Peppermint Lounge: The Mob, the Music, and the Most Famous Dance Club of the 60s, Joel Selvin and John Johnson Jr. (2012). The Sopranos meet Bandstand, blasts across it’s cover, taking you back to 128 West 45th Street, now a parking garage (yes I went there), where limos lined up so the rich and famous alongside the average, could come do the twist. Funny, factual and gory in spots, but boy, you’ll twist again, like you did last summer.
The Color of Water: A Black Man’s Tribute to His White Mother, James McBride (1996). A memoir written, 20 years before his recent James Brown bio, has dueling stories. His white, Jewish mother’s from the south, married to two Black men, one being James’s father, and James’s own, both penned with heroic hearts.
67 Shots, Howard Means (2016). On May 4, 1970, The National Guard at Ohios’s Kent State University, in 13 seconds, shot their guns 67 times killing four students, wounding nine others. It’s our history, at it’s saddest, that every American should know because the way things are going, it could easily happen again.
American Heiress: The Wild Saga of the Kidnapping, Crimes and Trial of Patty Hearst, by Jeffrey Toobin (2016). It was February 4, 1974, when Patricia Hearst, a sophomore at the University of California, Berkeley, and heiress to the Hearst family fortune, was kidnapped by a group called the Symbionese Liberation Army and held for ransom. The twist to Patty’s tale, is when she decides to join them, resulting in the name change of Tania, sporting a beret while robbing a bank, brandishing a gun the size of her trust fund. Wow…they sure must have had some amazing drugs to get her to change hats that way, if you know what I mean.
Tender is the Night, F.Scott Fitzgerald (1934). Next to Gatsby, probably his best novel, some say was based on him and his crazy wife, Zelda who, once you read between the lines, will hold responsible for his death in 1944, at the age of 44. It’s good to read a classic once in a while, cleansing one’s literary palette.
Kennedy Without Tears, Tom Wicker (1964). A tiny volume dedicated to JFK’s humor and lighter side letting you know, our fallen hero never took himself too seriously. Wicker, who knew him, said, he’d be acutely embarrassed to see so many things named after him, especially an airport. A little gem of a read.
American Legacy: The Story of John and Caroline Kennedy, C. David Heymann (2007). What is it about them that chronically fascinates us so? Heymann begins at the beginning…their parent’s wedding, their births three years apart. The assassination, growing up in history’s afterglow, right up to John Jr.’s fatal plane crash…Caroline, the last one standing. Stirring, sad and senseless, making one wonder if father and son had lived, what might have been.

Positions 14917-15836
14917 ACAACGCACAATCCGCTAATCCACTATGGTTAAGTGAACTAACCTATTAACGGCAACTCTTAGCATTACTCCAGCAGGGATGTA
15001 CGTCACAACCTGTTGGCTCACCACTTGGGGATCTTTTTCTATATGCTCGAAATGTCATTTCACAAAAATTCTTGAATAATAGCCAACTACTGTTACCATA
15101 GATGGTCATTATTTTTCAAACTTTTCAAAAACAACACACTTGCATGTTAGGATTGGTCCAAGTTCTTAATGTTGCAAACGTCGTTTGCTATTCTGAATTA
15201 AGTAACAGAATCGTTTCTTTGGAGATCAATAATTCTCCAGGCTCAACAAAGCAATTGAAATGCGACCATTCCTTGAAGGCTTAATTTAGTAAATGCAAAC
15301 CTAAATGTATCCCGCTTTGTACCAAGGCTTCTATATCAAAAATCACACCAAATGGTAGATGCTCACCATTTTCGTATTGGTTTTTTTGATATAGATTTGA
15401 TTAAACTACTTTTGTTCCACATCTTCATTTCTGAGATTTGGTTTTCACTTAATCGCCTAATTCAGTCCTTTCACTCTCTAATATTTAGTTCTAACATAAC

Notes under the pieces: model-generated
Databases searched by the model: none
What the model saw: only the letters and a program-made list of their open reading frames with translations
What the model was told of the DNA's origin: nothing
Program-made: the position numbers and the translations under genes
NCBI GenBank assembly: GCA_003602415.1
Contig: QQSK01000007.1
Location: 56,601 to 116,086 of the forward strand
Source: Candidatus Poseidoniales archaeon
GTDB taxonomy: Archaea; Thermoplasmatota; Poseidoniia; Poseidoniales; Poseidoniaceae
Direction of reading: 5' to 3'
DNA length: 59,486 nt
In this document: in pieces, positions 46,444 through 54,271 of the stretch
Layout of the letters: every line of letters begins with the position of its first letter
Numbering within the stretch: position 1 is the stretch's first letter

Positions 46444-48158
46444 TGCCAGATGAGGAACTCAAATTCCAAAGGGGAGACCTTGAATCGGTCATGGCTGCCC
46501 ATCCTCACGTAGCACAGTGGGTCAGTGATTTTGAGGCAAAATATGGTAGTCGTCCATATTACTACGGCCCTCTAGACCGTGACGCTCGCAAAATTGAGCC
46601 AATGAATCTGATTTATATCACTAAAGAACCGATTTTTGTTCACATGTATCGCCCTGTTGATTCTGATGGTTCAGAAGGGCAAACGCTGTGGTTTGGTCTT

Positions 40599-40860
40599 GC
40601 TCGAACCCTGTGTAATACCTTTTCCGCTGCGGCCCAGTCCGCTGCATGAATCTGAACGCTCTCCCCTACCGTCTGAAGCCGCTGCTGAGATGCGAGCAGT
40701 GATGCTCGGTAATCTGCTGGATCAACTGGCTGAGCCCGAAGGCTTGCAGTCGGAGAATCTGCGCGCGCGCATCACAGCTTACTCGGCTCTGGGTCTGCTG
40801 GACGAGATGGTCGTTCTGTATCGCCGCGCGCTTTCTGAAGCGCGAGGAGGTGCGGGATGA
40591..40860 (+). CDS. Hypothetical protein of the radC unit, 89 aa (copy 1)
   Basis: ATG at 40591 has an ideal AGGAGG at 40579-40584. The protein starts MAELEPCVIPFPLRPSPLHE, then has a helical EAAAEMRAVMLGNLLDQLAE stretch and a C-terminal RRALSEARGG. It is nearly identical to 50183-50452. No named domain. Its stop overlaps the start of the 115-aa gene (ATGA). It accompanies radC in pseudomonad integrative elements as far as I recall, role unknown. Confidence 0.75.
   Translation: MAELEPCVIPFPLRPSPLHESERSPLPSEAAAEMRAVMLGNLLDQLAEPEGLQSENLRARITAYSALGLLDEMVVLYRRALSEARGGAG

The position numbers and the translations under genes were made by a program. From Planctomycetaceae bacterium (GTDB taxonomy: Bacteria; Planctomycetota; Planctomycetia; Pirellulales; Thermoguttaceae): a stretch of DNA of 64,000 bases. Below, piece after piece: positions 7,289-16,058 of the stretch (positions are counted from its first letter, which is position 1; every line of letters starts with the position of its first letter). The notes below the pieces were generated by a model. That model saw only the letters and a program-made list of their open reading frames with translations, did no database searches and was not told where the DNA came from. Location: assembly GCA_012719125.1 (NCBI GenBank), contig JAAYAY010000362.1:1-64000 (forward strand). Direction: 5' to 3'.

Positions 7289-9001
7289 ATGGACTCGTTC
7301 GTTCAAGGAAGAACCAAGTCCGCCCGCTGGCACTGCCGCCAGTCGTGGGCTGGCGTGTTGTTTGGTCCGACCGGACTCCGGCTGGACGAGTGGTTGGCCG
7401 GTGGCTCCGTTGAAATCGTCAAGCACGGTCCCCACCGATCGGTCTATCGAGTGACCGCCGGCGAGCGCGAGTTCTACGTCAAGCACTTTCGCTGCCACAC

Washington Schlepped Here, Christopher Buckley: Walking In The Nation’s Capital (2003). A written walking tour through D.C., highlighted by her illustrious history with the added boon of Buckley’s notorious wit, not sidestepping any of it’s poignancy. He’s the tour guide, we all dream of.
The General VS. The President: Macarthur and Truman at the Brink of Nuclear War, H.W.Brands (2016). It’s amazing, as a country, how many times we’ve dodged a bullet. Brands, a favorite of mine, is a history professor at the University of Texas in Austin, who can weave history like nobody’s business. Truman comes off fine while Macarthur, a shit, our government doing the limbo, never letting us see it sweat.
Killing the Rising Sun: How America Vanquished World War II Japan, Bill O’Reilly and Martin Dugard (2016). Not a big fan of O’Reilly’s and his big-winded bluster, but his Killing series (Lincoln, Kennedy, Reagan), has it’s place. Blunt, even shameless at times, your attention can’t help but be held, wondering if all, or any of it for that matter, is true.
Almost Golden: Jessica Savitch and the Selling of Television News, Gwenda Blair (1988). She was young and blonde, a tigress in a man’s domain determined to break through. High, and allegedly anerexic before it even had a name, Jessica Savitch was the Janis Joplin of news, dying in a grisly car accident in 1983, at the age of 36. The book also, providing a history of the field she so passionately briefly passed through, made me see, even back then, it was dog eat dog…LIVE…on-air.
Settle For More, Megyn Kelly (2016). Who would’a thought in order to report the news, you’d need a whip and a chair. Ms Kelly, with her Catholic roots and carefully chosen candor, took on Donald Trump before, during and after the election as a blonde, doe-eyed lion tamer fending off his Tweets like cyber BBs. He comes off even more ridiculous where once again you ask yourself, how the fuck did he ever get elected?
Pete the Cat: Rocking In My School Shoes, Art by James and Kimberly Dean…Story, Eric Litwin (2011). There’s something to be said about a little light reading, so there’s nothing like a kid’s book to rock you to sleep. Pete is such a pal, not to mention the coolest of cats who plays guitar, philosophizes and wears Chuck Taylors everyplace he goes.
All’s good, as Pete likes to say,
and I’ll add, especially when you have a book.